Microsoft may seem devotedly focused on business productivity lately, but the Redmond, Wash., software giant is still finding ways to go back to school.
The company has released a beta version of its new Class Notebook add-in for OneNote, simultaneously arriving in 61 markets and localized into 43 languages. Class Notebooks first arrived in 2014 after Microsoft launched the OneNote Class Notebook Creator app for SharePoint, a tool that allowed schools to configure OneNote into a collaborative teaching, test-taking and progress tracking tool for classrooms.
Now, with a new add-in for the OneNote 2013 and 2016 desktop note-taking apps, teachers can streamline several common tasks and activities.
For example, with two mouse clicks, teachers can now distribute Class Notebook pages to all students. Previously, students were required to individually visit a Content Library to copy pages. The add-in also now allows teachers to send pages to individual students or specified groups.
Similarly, teachers can distribute text, images or inked items by right-clicking on selected on-screen content and choosing the Distribute Content option. According to Microsoft, the feature can help educators provide more impromptu and interactive learning experiences.
"For example, a teacher can be writing notes in the Content Library for all the class to see, and then write down a specific problem, either in text or ink," said Microsoft in online support documentation. "By selecting and right-clicking the specific piece of content, then choosing Distribute Content, the teacher can quickly send just that piece of content to the specific section of each student in the class."
Microsoft's OneNote team has also streamlined the process of grading assignments and quizzes.
Rather than access each student's private notebook individually and then backing out to access another one, teachers can review work and leave feedback sequentially. A new Review Student Work pane and Cross Notebook Review feature enables teachers to click on a student name, check the relevant items and move onto the next student.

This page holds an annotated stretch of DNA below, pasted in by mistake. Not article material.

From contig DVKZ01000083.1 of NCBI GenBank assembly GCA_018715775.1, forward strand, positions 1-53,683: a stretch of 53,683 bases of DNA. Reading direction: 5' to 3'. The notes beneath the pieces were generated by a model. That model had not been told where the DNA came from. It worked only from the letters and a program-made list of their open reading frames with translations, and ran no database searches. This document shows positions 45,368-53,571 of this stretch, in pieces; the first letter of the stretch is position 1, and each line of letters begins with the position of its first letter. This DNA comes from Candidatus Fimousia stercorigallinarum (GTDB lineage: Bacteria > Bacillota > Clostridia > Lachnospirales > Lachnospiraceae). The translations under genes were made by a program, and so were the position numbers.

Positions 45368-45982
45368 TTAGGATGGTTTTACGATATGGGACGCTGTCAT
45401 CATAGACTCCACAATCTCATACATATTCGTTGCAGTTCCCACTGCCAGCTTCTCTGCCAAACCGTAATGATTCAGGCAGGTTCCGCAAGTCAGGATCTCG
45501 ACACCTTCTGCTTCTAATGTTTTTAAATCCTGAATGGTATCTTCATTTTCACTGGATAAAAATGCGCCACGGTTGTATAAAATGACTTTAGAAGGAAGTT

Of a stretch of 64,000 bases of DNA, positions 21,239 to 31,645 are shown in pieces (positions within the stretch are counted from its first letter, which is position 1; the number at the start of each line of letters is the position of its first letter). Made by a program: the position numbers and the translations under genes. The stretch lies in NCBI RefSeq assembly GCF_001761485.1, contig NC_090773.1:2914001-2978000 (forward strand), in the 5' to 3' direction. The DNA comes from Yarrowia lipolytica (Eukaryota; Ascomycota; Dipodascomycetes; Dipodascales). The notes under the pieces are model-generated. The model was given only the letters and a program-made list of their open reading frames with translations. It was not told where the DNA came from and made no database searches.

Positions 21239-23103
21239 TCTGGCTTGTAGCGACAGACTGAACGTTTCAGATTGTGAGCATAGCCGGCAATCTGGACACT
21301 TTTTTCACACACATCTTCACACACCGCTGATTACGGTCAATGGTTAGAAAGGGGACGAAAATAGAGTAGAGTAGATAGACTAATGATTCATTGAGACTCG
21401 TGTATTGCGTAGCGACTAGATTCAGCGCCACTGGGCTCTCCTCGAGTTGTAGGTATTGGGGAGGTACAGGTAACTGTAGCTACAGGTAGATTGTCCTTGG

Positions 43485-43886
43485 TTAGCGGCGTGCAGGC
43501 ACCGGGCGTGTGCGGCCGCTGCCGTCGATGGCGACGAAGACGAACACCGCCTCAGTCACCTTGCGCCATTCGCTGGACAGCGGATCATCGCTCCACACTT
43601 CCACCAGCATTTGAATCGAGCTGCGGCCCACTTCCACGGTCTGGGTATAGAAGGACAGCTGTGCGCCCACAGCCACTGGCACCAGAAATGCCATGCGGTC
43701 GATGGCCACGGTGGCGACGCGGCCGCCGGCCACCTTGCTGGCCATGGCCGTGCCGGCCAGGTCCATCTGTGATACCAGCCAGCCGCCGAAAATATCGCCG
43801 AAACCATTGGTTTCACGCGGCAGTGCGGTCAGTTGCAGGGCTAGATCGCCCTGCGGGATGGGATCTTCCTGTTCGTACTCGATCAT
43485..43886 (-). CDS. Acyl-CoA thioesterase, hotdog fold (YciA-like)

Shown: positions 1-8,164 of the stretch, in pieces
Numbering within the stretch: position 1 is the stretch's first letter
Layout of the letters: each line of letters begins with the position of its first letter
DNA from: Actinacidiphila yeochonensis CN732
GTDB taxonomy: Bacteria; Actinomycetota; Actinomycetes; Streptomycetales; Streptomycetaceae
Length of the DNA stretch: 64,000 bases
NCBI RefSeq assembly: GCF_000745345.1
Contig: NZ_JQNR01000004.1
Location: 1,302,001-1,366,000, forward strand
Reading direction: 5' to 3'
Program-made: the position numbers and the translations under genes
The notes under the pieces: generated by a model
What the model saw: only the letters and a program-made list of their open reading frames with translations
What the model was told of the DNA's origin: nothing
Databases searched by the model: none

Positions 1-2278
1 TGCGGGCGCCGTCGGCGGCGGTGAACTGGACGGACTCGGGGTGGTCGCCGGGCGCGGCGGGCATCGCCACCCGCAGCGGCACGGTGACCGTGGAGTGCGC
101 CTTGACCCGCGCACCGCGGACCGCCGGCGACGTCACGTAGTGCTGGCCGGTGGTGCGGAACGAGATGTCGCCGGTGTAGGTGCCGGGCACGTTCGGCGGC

The add-in software includes shortcuts that launch frequently used Class Notebook app actions, including Class Notebook creation, adding and removing teachers and students. A Professional Development button points to online training and other resources.
Microsoft's efforts to turn OneNote into an educational tool seems to be paying off.
In a March 7 blog post, Tony Prophet, corporate vice president of Education Marketing for Microsoft, revealed that since June of last year, 400,000 teachers and 3.5 million students have been added to OneNote Class Notebooks. The software also appears to be convincing a growing number of students and teachers to drop their paper and pencils and pick up a stylus instead.
"Digital ink is gaining traction and we've seen twice the number of OneNote users leveraging it this school year in the US—especially relevant as more schools move from paper-based environments to using 1:1 devices in the classroom," Prophet stated. "And just in education, we have seen triple the number of monthly active OneNote users over the past year."